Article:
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Number of concussions has ‘stabilized’ compared to 2010-11

Mar 12, 2012, 8:21 PM EDT

Sidney Crosby AP

Although concussions have certainly made a big impact this season, the number sustained is on par with what we saw during the 2010-11 campaign.

“What I can say is we’re continually looking at all ways to bring this number down,” NHL vice president of hockey operations Kris King said. “The fact that it stabilized after a huge increase from two years ago is a positive I think.”

The NHL won’t release the exact figures, but the number of concussions jumped from 2009-10 to 2010-11. King credited the NHL with doing a good job of diagnosing concussions as part of the reason the numbers are high.

Unfortunately, there have been quite a few high profile concussion cases this season. In addition to Sidney Crosby’s long road to recovery, we’ve also seen Jonathan Toews, Claude Giroux, Jeff Skinner, Ryan Miller, Chris Pronger, and Kris Letang suffer from concussions or concussion-like symptoms at some point this season. Then of course, there’s Boston’s Marc Savard, who hasn’t played since Jan. 22, 2011.

  1. barkar942 - Mar 12, 2012 at 11:12 PM

    The knowledge of what a concussion really is that we all have today has now allowed a true definition for head injuries that have been going on throughout the years in hockey. Of course when you get a true medical definition and a set way to test for it the numbers will surge, which they have in the last couple of years. Now, with the advent of rules pertaining to head hunting taking effect, obviously many players think twice before making hits on other players in vulnerable positions. I notice the difference in many hits along the boards. Most players now make the proper moves to “finish the check” as opposed to “just go full bore and cream the other guy”.
    The new rules and the education of the players that has been going on this year are definitely good things.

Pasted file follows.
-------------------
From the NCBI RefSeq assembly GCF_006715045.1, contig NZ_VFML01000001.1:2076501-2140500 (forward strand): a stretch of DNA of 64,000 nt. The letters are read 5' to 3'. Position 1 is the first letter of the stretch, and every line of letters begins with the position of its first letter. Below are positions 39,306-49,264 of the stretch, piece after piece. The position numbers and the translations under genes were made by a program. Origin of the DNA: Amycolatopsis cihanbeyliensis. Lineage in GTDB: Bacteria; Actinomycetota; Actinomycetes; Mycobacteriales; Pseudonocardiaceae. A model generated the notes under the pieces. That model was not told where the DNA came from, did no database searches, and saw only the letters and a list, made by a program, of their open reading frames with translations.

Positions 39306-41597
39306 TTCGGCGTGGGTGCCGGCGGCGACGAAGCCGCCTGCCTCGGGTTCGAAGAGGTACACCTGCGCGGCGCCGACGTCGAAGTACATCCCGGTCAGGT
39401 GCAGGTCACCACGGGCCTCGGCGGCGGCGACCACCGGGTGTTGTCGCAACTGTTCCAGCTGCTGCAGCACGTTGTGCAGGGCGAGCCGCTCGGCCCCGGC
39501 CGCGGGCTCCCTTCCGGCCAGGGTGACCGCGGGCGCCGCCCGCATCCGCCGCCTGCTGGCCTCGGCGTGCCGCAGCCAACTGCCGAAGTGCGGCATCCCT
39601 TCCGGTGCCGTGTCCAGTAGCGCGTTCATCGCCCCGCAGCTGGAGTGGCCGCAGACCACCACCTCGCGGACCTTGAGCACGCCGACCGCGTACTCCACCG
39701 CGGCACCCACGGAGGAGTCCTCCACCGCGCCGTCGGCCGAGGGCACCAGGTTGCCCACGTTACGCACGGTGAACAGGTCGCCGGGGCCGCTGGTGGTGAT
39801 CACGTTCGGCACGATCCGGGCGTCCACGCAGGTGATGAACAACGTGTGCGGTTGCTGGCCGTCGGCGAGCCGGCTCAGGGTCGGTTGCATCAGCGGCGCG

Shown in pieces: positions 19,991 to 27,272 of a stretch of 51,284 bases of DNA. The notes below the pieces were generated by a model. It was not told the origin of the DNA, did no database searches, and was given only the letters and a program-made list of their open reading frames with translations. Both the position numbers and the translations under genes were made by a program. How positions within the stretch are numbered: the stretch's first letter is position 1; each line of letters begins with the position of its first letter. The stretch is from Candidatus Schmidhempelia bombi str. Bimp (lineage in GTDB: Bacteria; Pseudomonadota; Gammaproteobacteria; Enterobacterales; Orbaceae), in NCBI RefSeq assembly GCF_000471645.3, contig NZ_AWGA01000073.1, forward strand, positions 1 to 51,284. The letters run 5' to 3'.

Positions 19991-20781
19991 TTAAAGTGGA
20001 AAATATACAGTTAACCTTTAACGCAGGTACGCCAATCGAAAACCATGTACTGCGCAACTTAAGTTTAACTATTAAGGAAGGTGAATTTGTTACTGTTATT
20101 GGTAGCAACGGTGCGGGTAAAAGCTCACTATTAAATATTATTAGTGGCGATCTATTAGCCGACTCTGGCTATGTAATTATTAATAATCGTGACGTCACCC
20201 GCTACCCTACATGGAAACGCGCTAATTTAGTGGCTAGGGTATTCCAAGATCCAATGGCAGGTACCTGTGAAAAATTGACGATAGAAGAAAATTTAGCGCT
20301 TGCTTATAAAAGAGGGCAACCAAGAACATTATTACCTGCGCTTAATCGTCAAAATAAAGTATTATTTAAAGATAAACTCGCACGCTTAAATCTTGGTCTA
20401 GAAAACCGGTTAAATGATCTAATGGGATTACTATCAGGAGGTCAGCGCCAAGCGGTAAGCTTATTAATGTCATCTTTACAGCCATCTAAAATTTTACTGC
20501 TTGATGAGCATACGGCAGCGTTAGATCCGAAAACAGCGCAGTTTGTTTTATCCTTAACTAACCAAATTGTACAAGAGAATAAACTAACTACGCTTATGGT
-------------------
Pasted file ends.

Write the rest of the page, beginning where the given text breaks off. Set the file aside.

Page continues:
Hopefully we will never see another hit like the one that ended Marc Savard’s career.

  2. barkar942 - Mar 12, 2012 at 11:21 PM

    And speaking of rule changes, I wonder if the GM’s have ever thought of having the upstairs video official take a look when a high sticking call is made to be sure a player was hit with an opponents high stick and not one of his teammates sticks or his own. The TV video replays usually pretty clearly show what stick hit who. I cannot stand when a team gets a power play that clearly shows on replay is not deserved.
    Also, when a player gets cut in the face and neither ref makes a high sticking call, have them look at the play from upstairs to see if it was from an opponents high stick that was not seen by the refs on the ice and make the major call from upstairs at the next stoppage.
    Back in the playoffs a couple of years back, Chris Drury was blatantly high sticked and cut and neither ref saw it and the non-call changed the entire outcome of the game.
    If the TV guys can show us fans the replay as soon as there is a stoppage, then so can the video review judges upstairs or in Toronto.

    • joshuakorr - Mar 13, 2012 at 3:24 AM

      I agree. Why not take simple measures to make the calls accurate. It wouldn’t get rid of refs, it would simply use technology to make the game more fair. I can’t think of a single reason why this is an issue. It would hardly waste time. Fans always appreciate a fairly called game.

  3. rsl22 - Mar 13, 2012 at 6:31 PM

    No love for 19?

    Nicky Backstrom had 43 points in 38 games (tough kid, had played in 361 of 366 games since entering the league)…but you mention slew-foot Skinner?

    Backy’s absence has been brutal for the Caps. Thanks, Rene Bourque! You piece of sh….

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